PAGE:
YOUR article on the new Sainsbury’s planned for Dorridge rightly expresses the concerns of the valiant shopkeepers, who make a living against the odds in the Forest Court shopping precinct.
They operate in a shopping area which has a low footfall in a centre which has lost its heart, so comparisons with Shirley are not entirely valid.
As a Dorrige resident I welcome Sainsbury’s plans to come and breathe new life into Forest Court in the hope that those shopkeepers who stay may benefit from increased footfall.
The carbon footprint of many of us would decrease if the weekly shopping trip to Tesco in Monkspath could be abandoned for a local supermarket.
My main concern is that car parking is sufficient to meet demand. The icing on the cake would be if a new Dorridge Post Office could be housed within the complex.
John Bragg, via e-mail
A new Sainsbury’s for Dorridge is the last thing we need with the economy in the state it is (Solihull News). To close down existing businesses right now is crazy enough but the supermarket will have a knock on effect for other businesses.
Supermarkets reduce local choice, result in the loss of small businesses, a net loss of jobs, take money out of the local economy and damage the environment.
The only winner is the supermarket and their shareholders. A Friends of the Earth study of local food businesses showed that around 50 per cent of the profits are returned to the local economy while as little as five per cent of the profits of supermarkets are re-invested in the local economy.
Another study by the National Retailer Planning Forum showed that nearly 300 jobs are lost per superstore opened.
At this time with the economy struggling, we should be backing our local businesspeople and our local shops.
Green Party Prospective Euro-MP
DR Ghannam’s account of the circumstances of the birth of the Lord Jesus (‘Faith Matters’ December 12) does not accord with that recorded in the holy Bible.
The period between conception and childbirth was not ‘just hours’ as claimed by Dr Ghannam. Following the conception of Jesus, Mary visited her relative, Elizabeth, who was pregnant with John the Baptist.
Mary stayed three months with Elizabeth before returning home. It was later, that Mary went with Joseph to Bethlehem, where the Lord Jesus was born. The gospel of Luke, chapters 1 and 2, gives us the details.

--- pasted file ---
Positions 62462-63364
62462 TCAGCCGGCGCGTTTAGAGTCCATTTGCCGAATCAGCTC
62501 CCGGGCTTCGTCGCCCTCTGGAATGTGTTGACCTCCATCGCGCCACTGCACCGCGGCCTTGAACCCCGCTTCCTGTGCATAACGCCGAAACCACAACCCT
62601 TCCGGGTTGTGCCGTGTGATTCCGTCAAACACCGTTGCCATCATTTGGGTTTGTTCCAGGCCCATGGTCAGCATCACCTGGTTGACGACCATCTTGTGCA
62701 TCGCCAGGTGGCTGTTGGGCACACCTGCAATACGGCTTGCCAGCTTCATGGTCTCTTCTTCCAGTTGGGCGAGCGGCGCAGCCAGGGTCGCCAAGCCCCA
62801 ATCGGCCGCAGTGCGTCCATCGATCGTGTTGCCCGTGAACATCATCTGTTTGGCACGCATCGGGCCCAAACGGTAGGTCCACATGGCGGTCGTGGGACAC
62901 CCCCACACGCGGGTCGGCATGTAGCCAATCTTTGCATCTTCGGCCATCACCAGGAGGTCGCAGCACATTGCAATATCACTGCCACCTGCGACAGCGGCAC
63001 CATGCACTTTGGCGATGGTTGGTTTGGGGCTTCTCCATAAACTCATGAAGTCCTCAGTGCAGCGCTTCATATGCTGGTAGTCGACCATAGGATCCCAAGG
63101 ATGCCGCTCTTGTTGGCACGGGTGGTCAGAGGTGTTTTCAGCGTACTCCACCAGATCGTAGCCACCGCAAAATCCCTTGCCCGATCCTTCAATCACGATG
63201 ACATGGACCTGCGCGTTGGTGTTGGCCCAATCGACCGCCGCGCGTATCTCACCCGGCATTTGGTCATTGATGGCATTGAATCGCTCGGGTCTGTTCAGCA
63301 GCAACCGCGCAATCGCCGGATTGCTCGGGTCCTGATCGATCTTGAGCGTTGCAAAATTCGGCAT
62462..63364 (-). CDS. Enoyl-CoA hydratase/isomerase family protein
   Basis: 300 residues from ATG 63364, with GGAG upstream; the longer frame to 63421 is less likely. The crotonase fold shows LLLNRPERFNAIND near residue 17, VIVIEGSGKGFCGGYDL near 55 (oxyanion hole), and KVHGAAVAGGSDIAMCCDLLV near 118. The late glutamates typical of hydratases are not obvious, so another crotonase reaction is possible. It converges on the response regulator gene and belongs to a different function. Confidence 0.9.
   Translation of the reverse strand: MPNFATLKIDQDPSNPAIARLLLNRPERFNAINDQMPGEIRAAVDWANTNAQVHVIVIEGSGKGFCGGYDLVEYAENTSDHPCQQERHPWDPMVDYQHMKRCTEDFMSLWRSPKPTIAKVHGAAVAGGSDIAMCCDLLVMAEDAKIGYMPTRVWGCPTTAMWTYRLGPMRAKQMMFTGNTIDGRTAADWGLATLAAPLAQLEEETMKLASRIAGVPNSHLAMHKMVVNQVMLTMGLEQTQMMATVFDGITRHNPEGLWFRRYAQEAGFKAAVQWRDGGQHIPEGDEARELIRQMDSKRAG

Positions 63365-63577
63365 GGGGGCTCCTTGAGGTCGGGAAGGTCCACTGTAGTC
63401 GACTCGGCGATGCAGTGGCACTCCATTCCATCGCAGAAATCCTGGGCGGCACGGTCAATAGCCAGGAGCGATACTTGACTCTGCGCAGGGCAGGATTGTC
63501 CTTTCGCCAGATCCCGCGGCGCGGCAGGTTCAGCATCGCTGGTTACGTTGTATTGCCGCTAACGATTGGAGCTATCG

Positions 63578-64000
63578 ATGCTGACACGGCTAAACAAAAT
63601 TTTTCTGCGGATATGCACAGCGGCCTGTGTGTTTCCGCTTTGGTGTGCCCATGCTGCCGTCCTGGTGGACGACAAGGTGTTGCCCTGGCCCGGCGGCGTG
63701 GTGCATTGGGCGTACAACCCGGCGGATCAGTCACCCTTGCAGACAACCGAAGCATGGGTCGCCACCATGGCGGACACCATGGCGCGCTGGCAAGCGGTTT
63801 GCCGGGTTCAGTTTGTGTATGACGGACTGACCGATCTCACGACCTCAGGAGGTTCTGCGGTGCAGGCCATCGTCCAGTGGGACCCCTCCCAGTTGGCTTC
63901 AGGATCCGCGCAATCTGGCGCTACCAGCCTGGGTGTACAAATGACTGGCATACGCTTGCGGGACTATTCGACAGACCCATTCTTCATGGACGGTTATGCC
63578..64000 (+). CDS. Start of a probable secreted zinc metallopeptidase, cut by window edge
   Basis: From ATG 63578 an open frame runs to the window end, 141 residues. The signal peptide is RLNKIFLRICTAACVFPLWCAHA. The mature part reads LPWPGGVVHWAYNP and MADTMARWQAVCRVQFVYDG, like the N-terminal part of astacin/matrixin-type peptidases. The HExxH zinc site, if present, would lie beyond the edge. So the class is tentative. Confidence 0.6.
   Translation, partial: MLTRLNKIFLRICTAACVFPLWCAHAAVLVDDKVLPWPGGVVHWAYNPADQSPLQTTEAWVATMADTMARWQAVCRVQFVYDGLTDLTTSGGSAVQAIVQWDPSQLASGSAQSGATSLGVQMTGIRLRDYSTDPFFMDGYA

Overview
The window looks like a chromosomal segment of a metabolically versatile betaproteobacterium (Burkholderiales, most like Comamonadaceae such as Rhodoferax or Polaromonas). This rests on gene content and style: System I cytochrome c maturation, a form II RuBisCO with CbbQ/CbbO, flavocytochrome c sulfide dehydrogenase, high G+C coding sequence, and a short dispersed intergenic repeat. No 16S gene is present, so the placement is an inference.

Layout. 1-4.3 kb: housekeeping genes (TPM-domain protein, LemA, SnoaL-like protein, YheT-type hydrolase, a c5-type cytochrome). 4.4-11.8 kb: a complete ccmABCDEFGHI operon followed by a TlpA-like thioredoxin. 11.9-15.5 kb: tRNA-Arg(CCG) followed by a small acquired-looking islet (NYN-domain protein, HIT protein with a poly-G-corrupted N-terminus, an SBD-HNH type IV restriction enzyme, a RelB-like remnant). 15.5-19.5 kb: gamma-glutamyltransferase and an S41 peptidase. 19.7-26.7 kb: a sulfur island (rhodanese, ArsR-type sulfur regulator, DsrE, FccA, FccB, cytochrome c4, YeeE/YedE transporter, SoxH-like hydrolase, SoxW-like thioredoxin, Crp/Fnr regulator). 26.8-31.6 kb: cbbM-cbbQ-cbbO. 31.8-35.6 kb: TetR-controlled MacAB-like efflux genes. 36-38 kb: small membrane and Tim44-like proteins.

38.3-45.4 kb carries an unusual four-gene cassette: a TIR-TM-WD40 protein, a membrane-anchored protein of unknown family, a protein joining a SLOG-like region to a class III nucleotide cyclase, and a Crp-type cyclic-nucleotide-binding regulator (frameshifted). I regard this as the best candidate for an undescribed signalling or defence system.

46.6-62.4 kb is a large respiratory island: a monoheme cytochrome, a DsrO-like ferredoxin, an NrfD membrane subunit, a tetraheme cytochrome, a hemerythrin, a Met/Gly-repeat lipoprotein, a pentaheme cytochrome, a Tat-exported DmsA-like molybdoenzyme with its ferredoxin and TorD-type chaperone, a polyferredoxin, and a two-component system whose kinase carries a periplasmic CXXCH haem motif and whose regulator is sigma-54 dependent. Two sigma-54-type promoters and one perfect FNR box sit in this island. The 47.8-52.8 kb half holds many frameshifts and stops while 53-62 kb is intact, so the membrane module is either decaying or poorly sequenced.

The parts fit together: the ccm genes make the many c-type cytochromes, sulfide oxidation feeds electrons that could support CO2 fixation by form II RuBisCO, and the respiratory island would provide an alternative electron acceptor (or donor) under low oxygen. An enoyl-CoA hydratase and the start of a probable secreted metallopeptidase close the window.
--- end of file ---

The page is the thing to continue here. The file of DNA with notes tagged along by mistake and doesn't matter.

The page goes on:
The angel Gabriel told Mary that the Lord Jesus is the great Prophet promised in the Scriptures of the Old Testament. He also said, “The Holy One who is to be born will be called the Son of God.” The wonderful news of Christmas is of the coming into the world of a Saviour to save all those who trust in him, from sin and its dreadful consequences.
Alec Taylor, Chelmsley Wood Reformed Baptist Church
I HAVE been reading the various letters on the subject of the Stratford Road/Union Road roundabout with interest as it represents yet another huge blunder in the design and construction of Solihull roadways.
Who is employed to design these idiotic ‘solutions’? Bob the Builder? Well THEY certainly can not fix anything!
We have the Marshall Lake Road retail park fiasco where pedestrians are herded like lemmings towards the main through-way for cars and then cross at their peril. We have the mini roundabouts with no apparent rules of the road applying there too.
What about the Cranmore chicane? Which lane are we meant to use exactly? I have approached the roundabout in both lanes only to find that, whichever of the three lanes around the roundabout I use, I end up almost cutting-up another, similarly confused, driver.
The traffic filter lights at Haslucks Green Road/Stratford Road are a joke.
The net effect is nil - drivers still speed past the Plume pub and Shirley church well in excess of 30mph - the same goes for the Cranmore chicane. Further down towards Tesco there are the two speed cameras which serve to limit these people to 40mph briefly, until they are once again charging up my boot because I am going ‘too slow’.
John Davies, Shirley
What a Santa!
Having just taken our seven year old daughter to see Santa in his grotto at Touchwood, we were left with one sentiment – this was the best Santa ever.
The queue may have taken a while to go down, but this was because he spent so long with each child.
We spent well over five minutes in the grotto, during which time Santa totally convinced our little girl that he knew all about her and how well she was doing.
He talked about the North Pole, his reindeers and numerous other aspects of Christmas, and was, quite simply, everything that Santa should be – twinkly, convivial and totally believable.
Our little girl received a present with her name on it and we all left, totally spell-bound.
And what’s more, it was free!
Pat Carse, Hampton in Arden